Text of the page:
Capitals

Former UTEP player Kugler returns to coach team

Former UTEP player Kugler returns to coach team

EL PASO, Texas (AP) UTEP hired Sean Kugler as its new coach Monday, bringing in a former Miners' player and coach to replace the retired Mike Price.

Kugler spent almost three years as the Pittsburgh Steelers' offensive line coach, following stints with the Buffalo Bills and Detroit Lions. He also worked at Boise State. He played for current UTEP athletic director Bob Stull, graduating in 1988, and later coached at the school for eight seasons.

``I spent 13 years as a player and coach at UTEP and loved every minute of it,'' Kugler said in a statement. ``I'm excited about starting a new chapter in my coaching career at a place that has so many fond memories.''

Kugler was on UTEP's staff from 1993 to 2000.

``He brings a lot of enthusiasm and experience and, most importantly, has a great love for UTEP and the city of El Paso,'' Stull said.

UTEP says a salary is still being negotiated. The 46-year-old Kugler is a native of Freeport, N.Y., and has three children. His oldest son, Robert, is a lineman at Purdue.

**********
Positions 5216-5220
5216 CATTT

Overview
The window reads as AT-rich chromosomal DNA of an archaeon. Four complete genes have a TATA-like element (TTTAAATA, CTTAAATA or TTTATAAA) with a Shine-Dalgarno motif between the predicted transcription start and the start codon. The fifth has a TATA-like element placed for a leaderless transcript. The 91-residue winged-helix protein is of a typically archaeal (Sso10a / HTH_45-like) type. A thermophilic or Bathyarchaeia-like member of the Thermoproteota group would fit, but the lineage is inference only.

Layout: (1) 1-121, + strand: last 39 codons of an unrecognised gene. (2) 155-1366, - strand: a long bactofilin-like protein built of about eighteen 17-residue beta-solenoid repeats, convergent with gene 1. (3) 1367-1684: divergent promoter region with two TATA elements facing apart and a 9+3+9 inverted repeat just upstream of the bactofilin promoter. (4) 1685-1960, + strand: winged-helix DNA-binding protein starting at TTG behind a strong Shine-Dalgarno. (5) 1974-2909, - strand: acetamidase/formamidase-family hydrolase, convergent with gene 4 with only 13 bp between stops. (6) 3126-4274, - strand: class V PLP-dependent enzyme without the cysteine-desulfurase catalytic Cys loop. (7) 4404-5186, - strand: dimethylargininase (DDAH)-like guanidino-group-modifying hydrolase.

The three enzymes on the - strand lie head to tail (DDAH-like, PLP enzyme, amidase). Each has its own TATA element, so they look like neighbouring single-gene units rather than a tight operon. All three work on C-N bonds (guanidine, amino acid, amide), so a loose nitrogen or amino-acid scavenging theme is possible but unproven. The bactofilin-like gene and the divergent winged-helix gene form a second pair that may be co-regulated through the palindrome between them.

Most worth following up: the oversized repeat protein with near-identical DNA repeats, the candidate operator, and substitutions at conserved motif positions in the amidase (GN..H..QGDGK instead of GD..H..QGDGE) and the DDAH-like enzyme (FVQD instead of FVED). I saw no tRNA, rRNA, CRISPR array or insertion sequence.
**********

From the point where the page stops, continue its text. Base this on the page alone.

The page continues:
Steelers coach Mike Tomlin congratulated Kugler on the move.

``The Miners are getting a tremendous coach and even though we are sad to see him leave the Steelers, we are excited for him to return to his alma mater and lead their program,'' Tomlin said.

Kugler follows Price, best known in coaching for reaching the Rose Bowl twice at Washington State but losing the job at Alabama after a drinking binge. Price retired Nov. 19 after nine years at UTEP, which he led to 8-4 records and bowl games in his first two years before failing to achieve a winning record since.

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Caps claim round robin finale over Bruins to secure a first-round matchup with the Islanders

Caps claim round robin finale over Bruins to secure a first-round matchup with the Islanders

The Capitals are winless in the 2020 postseason no more. Washington defeated the Boston Bruins 2-0 on Sunday for their lone win in the round robin off of goals from T.J. Oshie and Tom Wilson. The win secures third place for Washington and a first-round matchup with the New York Islanders.

Here is why the Caps won.

The penalty kill